9 And they did sing praises unto the Lord; yea, the brother of Jared did sing praises unto the Lord, and he did thank and praise the Lord all the day long; and when the night came, they did not cease to praise the Lord.
 10 And thus they were driven forth; and no monster of the sea could break them, neither whale that could mar them; and they did have light continually, whether it was above the water or under the water.  Ether 6:9-10

In verse 9 the Jaredites show an incredible amount of gratitude for the Lord in what He had done for them, in bringing them to the promised land. And finally in verse 10 I love that "they did have light continually, whether it was above the water or under the water". Heavenly Father will give us revelation and guidance in all of our circumstances. He wants to helps us. He wants to guide us. I testify that He loves us and that as we chian tuo muk daoy seckdeicumnua, He will guide us home, to the most promised of all lands, to dwell with Him and with our families for eternity. Families really are eternal. I love helping people realize that. 

Continue having amazing lives! Keep sending pictures of y’alls lives - no matter how boring y’all tell me they are! I love you all!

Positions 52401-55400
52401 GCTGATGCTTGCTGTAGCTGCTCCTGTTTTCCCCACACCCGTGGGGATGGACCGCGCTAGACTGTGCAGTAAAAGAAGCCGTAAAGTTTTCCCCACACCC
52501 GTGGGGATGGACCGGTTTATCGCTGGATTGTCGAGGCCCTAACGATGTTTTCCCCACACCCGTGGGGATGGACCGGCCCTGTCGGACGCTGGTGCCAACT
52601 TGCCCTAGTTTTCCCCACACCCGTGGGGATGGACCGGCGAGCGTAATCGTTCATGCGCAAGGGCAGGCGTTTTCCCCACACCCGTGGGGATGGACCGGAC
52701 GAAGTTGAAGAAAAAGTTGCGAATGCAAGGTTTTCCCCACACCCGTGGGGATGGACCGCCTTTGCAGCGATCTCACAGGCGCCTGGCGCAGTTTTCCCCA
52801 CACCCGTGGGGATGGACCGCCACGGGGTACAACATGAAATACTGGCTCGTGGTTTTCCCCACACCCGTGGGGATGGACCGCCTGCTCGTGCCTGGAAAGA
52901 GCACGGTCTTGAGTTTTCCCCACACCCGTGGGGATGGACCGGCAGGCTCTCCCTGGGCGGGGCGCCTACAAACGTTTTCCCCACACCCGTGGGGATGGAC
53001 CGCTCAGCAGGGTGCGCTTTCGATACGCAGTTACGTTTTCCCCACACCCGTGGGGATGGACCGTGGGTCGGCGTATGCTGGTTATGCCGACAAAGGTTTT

Love Elder Burger

P.S. this week I contacted someone from a phum (it means like area or neighborhood, kind of like what Shavano Park or Deerfield is) called "phum domrei coan khlaa". That literally means "Neighborhood: Elephants stomps on tiger". Pretty cool

Editor's Note:  As Mitch mentioned, in Stung Mean Chey is a large trash dump known as "Trash Mountain".  People live and scavenge in the dump.  The following is a short documentary on the people and their lives in Trash Mountain.

This is kruac. I think it's called a quail in english. I'm not exactly sure, ask Grandpa, he's the resident ornithologist of the family. There's a kruac stand right outside our neighborhood. We stop there occasionally on the way home. Kruac's way good, just super bony and doesn't have a ton of meat. The bones are brittle though so whenever one finds its way into my mouth I usually end up just chewing it to bits, because I'm too lazy to spit it out.
It is mind-boggling how many temples there are in Cambodia. You'll be riding your bike and you'll see another temple you've never seen before hidden back in the trees. They call Cambodia "the Land of a Thousand Temples", but that phrase does Cambodia no justice. It's a huge underestimation. Theres a million temples here.